Deer hunting with my Grandpa is something I’ll never forget. There were wonderful memories and great times. I’m honored to be taught by such a knowledgeable man on how to shoot, hunt, and field dress a deer…..someone who also taught me to fear a gun and the safety of using one at all times. I’m also honored to be related to a man who had such a positive character, influence and role model to many, not just me. He was a man of integrity who was faithful to his wife, his family and friends. He impacted his family, grandchildren, nieces and nephews, co-workers, friends, church people and everyone he came to know. He truly made a difference for the better in my life. I can’t wait to see him again someday!

Teaching

I love teaching PE

Upon entering my freshman year at Concordia University in Mequon, WI, I was undecided about my major. I had no clue what I wanted to do with my life. It was a small private college, so the choices of majors were not as extravagant compared to the large state universities had to offer. I chose to attend Concordia because, financially, it was the best fit for my family and me.

My entire freshman year I took the required core classes one must take in order graduate. Towards the end of my freshman year, I started narrowing down my choices as to what I wanted to major in. I wanted to enjoy my career as much as possible. To me, loving a job always comes first over how much money I am going to earn. Because I loved being active and was not going to become a professional athlete, I decided to base my decision on my love for sports, and decided to go into the field of education and become a Physical Education teacher, and not just any PE teacher, but a Lutheran PE teacher. Yes, being a teacher is one of the lowest paying jobs on the totem pole, and being a Lutheran PE teacher is even less, especially with the long hours and the flexibility and sacrifice one must go through. Like I said before, I didn’t choose my major for the money, but for my love as to what I was going to do for the rest of my life. Of course, having summers off and holiday breaks were perks, but my love for sports and helping others drowned out all the negatives.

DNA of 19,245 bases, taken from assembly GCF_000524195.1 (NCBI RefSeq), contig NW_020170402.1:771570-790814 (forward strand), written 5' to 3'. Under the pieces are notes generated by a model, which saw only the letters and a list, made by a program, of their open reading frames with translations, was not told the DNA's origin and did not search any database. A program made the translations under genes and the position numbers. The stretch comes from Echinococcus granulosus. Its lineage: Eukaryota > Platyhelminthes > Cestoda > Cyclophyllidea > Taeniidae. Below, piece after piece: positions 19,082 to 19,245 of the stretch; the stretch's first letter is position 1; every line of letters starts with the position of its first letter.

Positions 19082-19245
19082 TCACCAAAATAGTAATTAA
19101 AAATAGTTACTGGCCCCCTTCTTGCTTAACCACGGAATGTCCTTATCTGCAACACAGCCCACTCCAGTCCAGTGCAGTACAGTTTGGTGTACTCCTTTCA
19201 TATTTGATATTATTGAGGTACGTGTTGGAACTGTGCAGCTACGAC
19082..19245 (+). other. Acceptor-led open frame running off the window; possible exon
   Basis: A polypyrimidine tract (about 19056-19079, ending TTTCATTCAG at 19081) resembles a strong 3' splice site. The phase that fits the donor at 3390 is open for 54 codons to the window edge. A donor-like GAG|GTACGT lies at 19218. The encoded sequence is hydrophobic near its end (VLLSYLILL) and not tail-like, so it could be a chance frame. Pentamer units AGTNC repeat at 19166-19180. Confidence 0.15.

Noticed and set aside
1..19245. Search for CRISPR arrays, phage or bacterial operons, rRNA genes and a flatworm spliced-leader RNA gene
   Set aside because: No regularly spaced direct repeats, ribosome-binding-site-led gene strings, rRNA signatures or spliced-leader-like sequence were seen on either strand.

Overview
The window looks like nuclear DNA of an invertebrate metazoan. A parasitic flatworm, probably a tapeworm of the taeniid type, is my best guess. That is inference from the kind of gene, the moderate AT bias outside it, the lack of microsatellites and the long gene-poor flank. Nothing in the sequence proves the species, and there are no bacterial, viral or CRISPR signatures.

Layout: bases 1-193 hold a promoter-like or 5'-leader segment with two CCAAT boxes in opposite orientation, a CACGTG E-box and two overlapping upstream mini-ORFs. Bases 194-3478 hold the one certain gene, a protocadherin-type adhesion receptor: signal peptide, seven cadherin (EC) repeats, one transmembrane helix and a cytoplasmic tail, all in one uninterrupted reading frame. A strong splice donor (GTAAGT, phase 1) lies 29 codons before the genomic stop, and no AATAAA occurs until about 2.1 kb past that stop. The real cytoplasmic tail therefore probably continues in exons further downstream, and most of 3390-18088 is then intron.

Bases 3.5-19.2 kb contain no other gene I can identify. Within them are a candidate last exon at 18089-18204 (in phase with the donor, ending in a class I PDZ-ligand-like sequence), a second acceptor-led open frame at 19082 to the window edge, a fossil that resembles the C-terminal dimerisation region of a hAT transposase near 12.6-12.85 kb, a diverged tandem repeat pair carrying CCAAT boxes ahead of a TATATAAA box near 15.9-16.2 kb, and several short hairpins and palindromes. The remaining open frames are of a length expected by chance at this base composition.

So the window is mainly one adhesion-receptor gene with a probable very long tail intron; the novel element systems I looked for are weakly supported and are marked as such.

I never imagined myself as a teacher growing up, especially since I never really liked school. I didn’t like doing homework or taking notes in class and I hardly ever opened a book to read, unless I was forced to. My grades were always OK, and even above average. When I first declared my major and started taking the required classes I was rather uncertain if I was going to enjoy this profession or not. However, when I started my clinical work and doing hands on activities at elementary schools with the students, I started to fall in love with the profession, and knew I was going to enjoy my career.

I specifically majored in Lutheran K-12 education with an emphasis in Physical Education. I also minored in Adapted Physical Education, Health, Coaching and Youth Ministry. I didn’t have much of a back-up plan if teaching fell through, but these minors would be able to get me somewhere, after graduating in five years.